Dump the Tories but organise for an anti‑capitalist alternative

Dave Kellaway examines the Tory crisis, while pointing out it is their contradictions rather than much positive about Labour which is driving the polls

 

Sunak is facing a losing battle to stop a Tory defeat at the next election. Everyone can see that the Tory party is riven by factions with no credible project. Johnson’s grubby exit sums it up as he rewards his mates with gongs and honours while he sets up his new HQ at the Daily Mail. Polls give Labour as much as a 24 points ahead.

All the attacks on migrants and Tory culture wars cannot wipe out the everyday reality for the vast majority of us – wage cuts, soaring energy bills, a crisis ridden NHS, cash-strapped schools and council spending choked off. While the planet burns or floods and our rivers are polluted by privatised water companies Sunak increasingly panders to the climate change deniers in his party. Faced with the strike wave and a rising tide of environmental protests he passes repressive laws that aim to demonise activists and break the will to struggle. 

His MPs know their days are numbered and are fighting like rats in a sinking ship. Many do not even bother to support their leader by attending Prime Minister’s Question Time. Some are looking to secure a better pay day; others are conspiring to win control of the party after a Sunak defeat. 

The myth of Brexit giving people back control or ushering in an era of plenty based on free trade deals with the US will not con the electorate for a second time. Recent polls show there is a comfortable majority for turning back from Brexit and restoring a closer relationship with the single market.

The Covid public inquiry is up and running and exposing how the Tories cavalier and corrupt policies led to thousands of unnecessary deaths. It also exposes how the Labour leadership’s timid opposition to Johnson, concentrating on his incompetence rather than denouncing his contempt for the health of the people, meant it missed an opportunity to put this government into a bigger crisis much earlier. For Sunak there is no respite since the inquiry will continue right into the election year.

All the economic projections suggest the same – there will be little room for giveaways before the next election. People will be coming off fixed rate mortgages to take on much higher rates costing thousands more each year all the way through to the next election.

So the Tory crisis is the main reason for Labour’s huge lead in the polls rather than any enthusiasm for Labour policies or campaigns. Even the moderate alternatives proposed by Labour on energy or housing seem an alternative to the catastrophe we are currently living through under the Tories. The only question is the scale of the Tory defeat.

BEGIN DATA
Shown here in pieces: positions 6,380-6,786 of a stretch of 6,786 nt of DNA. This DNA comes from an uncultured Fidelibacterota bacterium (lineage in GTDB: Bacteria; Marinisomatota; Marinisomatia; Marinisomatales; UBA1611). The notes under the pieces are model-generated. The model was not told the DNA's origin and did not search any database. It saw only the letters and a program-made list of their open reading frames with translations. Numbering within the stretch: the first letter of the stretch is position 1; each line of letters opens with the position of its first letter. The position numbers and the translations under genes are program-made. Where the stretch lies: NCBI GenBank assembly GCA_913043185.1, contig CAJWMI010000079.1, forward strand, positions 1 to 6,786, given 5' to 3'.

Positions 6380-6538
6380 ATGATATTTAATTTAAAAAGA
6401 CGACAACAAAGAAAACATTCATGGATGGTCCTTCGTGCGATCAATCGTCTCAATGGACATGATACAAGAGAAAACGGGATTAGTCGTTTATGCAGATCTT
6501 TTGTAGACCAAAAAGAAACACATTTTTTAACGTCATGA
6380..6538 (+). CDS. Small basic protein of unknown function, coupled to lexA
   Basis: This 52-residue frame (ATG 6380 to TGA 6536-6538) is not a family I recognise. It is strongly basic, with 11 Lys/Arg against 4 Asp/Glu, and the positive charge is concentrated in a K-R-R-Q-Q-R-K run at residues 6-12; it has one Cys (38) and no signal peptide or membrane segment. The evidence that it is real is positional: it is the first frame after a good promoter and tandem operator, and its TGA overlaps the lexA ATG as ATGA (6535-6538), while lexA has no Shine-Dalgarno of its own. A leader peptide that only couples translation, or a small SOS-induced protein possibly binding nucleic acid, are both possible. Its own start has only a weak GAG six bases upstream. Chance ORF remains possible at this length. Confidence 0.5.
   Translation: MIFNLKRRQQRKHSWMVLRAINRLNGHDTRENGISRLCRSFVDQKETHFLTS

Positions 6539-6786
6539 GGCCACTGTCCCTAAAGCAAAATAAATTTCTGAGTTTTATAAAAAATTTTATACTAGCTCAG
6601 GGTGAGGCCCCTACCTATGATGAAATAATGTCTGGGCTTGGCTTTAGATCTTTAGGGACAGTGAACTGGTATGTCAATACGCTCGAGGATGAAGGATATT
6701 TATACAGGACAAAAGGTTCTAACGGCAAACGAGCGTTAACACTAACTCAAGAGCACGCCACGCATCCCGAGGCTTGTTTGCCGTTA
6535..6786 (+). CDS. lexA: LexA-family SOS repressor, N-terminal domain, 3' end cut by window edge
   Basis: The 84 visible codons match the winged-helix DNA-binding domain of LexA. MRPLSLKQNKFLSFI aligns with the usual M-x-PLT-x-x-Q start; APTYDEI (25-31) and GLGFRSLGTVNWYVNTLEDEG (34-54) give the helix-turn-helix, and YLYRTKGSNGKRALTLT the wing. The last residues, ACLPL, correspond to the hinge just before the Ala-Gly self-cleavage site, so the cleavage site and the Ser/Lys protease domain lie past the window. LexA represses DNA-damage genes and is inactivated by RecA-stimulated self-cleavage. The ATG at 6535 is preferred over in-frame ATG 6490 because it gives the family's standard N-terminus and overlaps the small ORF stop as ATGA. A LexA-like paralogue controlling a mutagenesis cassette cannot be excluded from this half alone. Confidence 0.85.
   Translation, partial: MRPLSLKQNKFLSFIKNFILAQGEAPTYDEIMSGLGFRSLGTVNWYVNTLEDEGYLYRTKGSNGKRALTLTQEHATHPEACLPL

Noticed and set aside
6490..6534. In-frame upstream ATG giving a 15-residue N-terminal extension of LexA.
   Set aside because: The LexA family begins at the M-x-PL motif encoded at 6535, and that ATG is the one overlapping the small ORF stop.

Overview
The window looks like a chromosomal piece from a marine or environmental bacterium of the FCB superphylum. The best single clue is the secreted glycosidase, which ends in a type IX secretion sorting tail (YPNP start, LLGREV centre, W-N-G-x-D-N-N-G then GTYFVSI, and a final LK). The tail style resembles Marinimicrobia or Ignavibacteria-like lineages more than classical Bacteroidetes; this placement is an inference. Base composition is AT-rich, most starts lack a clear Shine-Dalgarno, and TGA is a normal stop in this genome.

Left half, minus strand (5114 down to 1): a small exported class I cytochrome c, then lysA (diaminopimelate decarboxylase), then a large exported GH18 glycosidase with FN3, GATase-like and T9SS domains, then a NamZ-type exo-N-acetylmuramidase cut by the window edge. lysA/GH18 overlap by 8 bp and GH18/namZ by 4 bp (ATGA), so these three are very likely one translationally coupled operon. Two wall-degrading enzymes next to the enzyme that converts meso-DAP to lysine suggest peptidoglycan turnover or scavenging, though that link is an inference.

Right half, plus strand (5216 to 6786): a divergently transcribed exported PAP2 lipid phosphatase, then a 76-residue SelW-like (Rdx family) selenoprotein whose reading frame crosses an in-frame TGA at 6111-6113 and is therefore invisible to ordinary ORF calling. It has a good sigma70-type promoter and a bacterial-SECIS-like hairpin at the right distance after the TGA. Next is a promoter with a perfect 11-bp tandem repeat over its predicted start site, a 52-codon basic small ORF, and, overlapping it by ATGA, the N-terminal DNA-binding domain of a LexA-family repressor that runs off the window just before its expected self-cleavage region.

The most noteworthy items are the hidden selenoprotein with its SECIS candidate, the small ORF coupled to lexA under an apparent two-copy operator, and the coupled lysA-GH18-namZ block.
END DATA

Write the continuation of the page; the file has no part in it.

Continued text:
Until recently some pollsters suggested Labour would not have an absolute majority but now it seems they are more likely to win enough to govern on their own.  There is always a risk that Starmer’s hyper cautious approach may weaken to some degree the perception that it is a real alternative government. 

The more it moves to the centre, the more other parties in that area could pick up votes that could go to Labour. Certainly Labour Party activists on the left are right to argue that a more radical manifesto will enthuse more voters and help achieve a clear majority.

What change will  Starmer’s Labour make?

Millions of workers will vote Labour in order to end a regime that is making their lives and the environment worse.  Labour does have some policies such as rights at work, cutting the cost of land for housing, the green energy plan or investment in the NHS that we  support as first steps to exit the multiple crises.

Certainly radical change requires a much bigger investment. For example the recently postponed £28 billion a year for the green energy plan is already dwarfed by plans in countries like France or Germany. It requires wealth taxes, taking back key utilities and industries into common ownership and a challenge to capitalist power. Starmer’s relentless removal of Corbyn’s progressive policies aims to reassure the bosses that their power will not be touched.

Purging the party of any pro-Corbyn candidates and of sitting left MPs where possible reinforces these signals. A popular Labour mayor like Jamie Driscoll is prevented from even getting on the short list for the regional mayoralty in the North East because he was part of a discussion about culture with Ken Loach. If you talk to anybody defined by Labour as antisemitic then you are presumably contaminated.  Local parties are prevented from discussing any aspect of these purges under threat of being closed down. 

Such Stalinist, anti-democratic functioning does not bode well for the way a Labour government might operate. Activists are repelled from working for Labour and even voters do not find it attractive. There is no pretence maintained that Labour conference or members have any say over policy or candidates. A spokesperson for Labour was quoted recently as saying the manifesto is decided by Starmer and his leadership team.